orangeleader.com (Orange, Texas)

Our Schools

August 24, 2013

ACE Program comes to a close, director retires

ORANGE — While looking for a grant to boost college enrollment, Dr. Sheila Joyner, Vice President of Academic Affairs in 2001 for Lamar State College-Orange, found a grant that helped dust off the dream for over 1,000 local residents who became public school teachers.

The Texas Workforce Commission and Inland presented LSC-O with a $435,333 skills development grant that paid the tuition of most of the beginning participants in the Accelerated Certification for Educators Program. Now after 13 years the ACE Program will officially close next year. The state and students have been notified that the last day for the ACE Program will be August 31, 2014, according to long time program coordinator and division director Brenda Mott. She will retire from Lamar State College-Orange at the end of August 2013.

The Accelerated Certification for Educators Program was approved by the State Board of Education Commission on March 2, 2001. The ACE Program began immediately with three math students who were career changers holding a bachelor degree and wanted to become certified Texas public school teachers.

The first students were Edward Moss of Orange, Karen Manette Bellard of High Island and Julie Launey of Beaumont. The first instructors for the ACE Program were Ken Wernig, Margaret Duchamp, Lydia Bahnsen and Dorraine Babcock. By the fall of 2001 there were students pursing special education and trades and industrial certifications. In 2004 the first master reading certification class was held and over 30 educators earned their master certificate. That year Mott chaired the Texas Community College Consortium for Teacher Education Programs. The program eventually offered eighteen different certification areas and three master certifications.

Mott was a former math teacher at Orangefield and Little Cypress-Mauriceville school districts for 18 years. She began her career at Lamar State College-Orange in 1994 as an adjunct math instructor and left to teach Algebra I at LC-M CISD.

In 2000 she returned to LSC-O as an adjunct instructor of developmental math and began working for the Texas Workforce Commission grant to put the curriculum together for the ACE Program. Mott was then hired full time by the college to oversee the math and science division. She later became the director of the Education Division that was later renamed the College Success Division.

Mott oversaw the ACE Program, the dual credit program for high school juniors and seniors, the Associate of Arts in Teaching program which began in 2005, the college success courses, which are new to the Orange campus and developmental courses in math, writing and reading.

The ACE Program began with a spark and five years later in 2005 had certified more than 500 men and women. A major factor influencing the structure of any teaching certification program was the United States Department of Education. One piece of legislation in particular, the No Child Left Behind (NCLB) Act, brought change and revision to the teaching profession across the county.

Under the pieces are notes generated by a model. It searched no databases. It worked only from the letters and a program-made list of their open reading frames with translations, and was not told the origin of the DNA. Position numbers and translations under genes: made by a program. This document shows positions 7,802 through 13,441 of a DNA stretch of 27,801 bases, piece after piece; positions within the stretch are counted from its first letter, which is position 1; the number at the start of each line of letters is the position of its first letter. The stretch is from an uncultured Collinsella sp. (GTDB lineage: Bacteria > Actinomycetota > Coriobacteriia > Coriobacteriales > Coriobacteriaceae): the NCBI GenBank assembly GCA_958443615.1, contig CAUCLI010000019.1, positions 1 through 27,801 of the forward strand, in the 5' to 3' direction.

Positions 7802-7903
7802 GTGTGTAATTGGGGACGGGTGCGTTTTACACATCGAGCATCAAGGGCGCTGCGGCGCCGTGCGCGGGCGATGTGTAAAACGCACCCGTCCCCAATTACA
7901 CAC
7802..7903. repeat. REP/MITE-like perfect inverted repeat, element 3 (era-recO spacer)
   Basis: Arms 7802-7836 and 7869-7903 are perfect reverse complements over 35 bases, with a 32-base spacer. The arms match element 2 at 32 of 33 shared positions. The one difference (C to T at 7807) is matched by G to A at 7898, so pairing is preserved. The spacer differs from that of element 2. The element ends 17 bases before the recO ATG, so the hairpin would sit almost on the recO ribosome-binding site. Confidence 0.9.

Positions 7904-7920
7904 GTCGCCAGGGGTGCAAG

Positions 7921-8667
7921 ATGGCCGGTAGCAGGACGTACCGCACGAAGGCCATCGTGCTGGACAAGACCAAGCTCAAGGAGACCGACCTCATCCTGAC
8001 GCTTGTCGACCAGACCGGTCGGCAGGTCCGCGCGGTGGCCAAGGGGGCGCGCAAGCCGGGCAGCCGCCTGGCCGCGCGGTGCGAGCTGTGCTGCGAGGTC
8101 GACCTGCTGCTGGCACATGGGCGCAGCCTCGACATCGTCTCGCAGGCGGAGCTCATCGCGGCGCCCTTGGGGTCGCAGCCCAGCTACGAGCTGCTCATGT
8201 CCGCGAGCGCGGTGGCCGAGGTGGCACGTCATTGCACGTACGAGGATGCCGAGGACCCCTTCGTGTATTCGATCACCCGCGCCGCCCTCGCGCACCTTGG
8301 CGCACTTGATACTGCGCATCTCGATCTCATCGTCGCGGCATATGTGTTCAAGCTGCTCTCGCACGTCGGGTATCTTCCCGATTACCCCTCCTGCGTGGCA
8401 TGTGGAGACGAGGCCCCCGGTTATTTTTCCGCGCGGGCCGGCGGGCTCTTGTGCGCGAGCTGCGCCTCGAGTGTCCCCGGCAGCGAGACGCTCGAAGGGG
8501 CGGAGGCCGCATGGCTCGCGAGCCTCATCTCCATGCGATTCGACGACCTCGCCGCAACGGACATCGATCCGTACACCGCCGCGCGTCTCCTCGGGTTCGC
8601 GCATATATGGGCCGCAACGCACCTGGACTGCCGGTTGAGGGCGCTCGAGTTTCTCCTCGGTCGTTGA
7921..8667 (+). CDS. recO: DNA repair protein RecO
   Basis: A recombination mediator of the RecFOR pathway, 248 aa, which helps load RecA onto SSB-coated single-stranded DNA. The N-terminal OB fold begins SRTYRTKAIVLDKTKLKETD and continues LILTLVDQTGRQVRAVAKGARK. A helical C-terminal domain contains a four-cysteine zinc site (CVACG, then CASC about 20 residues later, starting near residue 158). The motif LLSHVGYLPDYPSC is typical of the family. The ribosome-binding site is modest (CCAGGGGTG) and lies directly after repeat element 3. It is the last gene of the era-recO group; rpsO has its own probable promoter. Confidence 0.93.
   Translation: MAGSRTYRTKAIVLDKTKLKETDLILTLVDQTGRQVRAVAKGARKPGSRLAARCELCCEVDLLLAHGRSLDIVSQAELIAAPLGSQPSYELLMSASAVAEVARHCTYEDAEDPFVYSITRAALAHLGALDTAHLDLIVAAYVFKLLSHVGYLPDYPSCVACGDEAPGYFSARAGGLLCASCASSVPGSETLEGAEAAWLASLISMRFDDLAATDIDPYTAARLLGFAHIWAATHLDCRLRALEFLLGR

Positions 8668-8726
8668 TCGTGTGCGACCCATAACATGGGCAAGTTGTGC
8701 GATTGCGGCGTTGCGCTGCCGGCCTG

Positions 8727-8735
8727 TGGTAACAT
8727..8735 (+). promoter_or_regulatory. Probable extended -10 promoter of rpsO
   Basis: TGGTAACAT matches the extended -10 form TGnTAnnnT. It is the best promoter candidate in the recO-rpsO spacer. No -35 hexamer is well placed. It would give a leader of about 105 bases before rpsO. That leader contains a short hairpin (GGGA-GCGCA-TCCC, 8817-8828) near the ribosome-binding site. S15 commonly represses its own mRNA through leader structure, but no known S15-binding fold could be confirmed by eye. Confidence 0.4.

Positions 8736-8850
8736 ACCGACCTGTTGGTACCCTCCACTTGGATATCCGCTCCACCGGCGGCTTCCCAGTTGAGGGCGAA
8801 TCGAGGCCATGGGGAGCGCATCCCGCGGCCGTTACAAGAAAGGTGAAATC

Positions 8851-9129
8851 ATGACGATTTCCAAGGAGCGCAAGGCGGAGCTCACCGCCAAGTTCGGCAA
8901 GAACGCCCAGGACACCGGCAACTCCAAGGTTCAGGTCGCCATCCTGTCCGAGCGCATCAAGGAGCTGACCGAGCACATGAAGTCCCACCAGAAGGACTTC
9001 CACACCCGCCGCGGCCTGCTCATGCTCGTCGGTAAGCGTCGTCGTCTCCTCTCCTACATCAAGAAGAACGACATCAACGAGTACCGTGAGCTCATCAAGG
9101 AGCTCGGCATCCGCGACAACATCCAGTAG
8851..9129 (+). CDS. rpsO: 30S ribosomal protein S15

By 2008 the ACE Program had certified over 800 new teachers and received high marks from the Texas Education Agency site visit which evaluated the program. Several commendations were received after they reviewed documents that outlined the ACE Program and included documentation on participants, curriculum and the mentoring program. The program was in compliance in five different areas with all five receiving commendations.

“We had a passion for the profession and strived for quality in the classroom”, said Mott.

The ACE Program continued to grow and by 2009 there were over forty-eight Texas school districts that had an intern or student teacher who was from the ACE Program. The program awarded interns of the month and began customized training for area school districts which included workshops for teacher who teach gifted and talented students, a mentoring program for teachers in their second year of teaching, received Teacher Quality Grants for math teachers, hosted novice teacher boot camps, hosted the Future Teachers of America annual conventions,  hosted job fairs for teachers, initiated the Teachers of Tomorrow group for on campus Associate of Arts in Teaching students, conducted special classes on how to motivate children to read and substitute teacher trainings, just to name a few.

The ACE Program hosted a special presentation in 2008 where Dr. Harry Wong of California, author of “First Days of School” came to Orange at The Lutcher Theater to lecture area novice teachers about “How to be a successful and effective teacher” in the classroom. Over 700 teachers from area schools attended the lecture. By the summer of 2013 the ACE Program has certified 1, 502 teachers.

Mott plans to continue working with students through the Communities in Schools organization. She also plans to play golf at least once a week and enjoy her family and granddaughters. Mott said “I will miss my friends at LSC-O but I am very excited about the next adventures in my life.”

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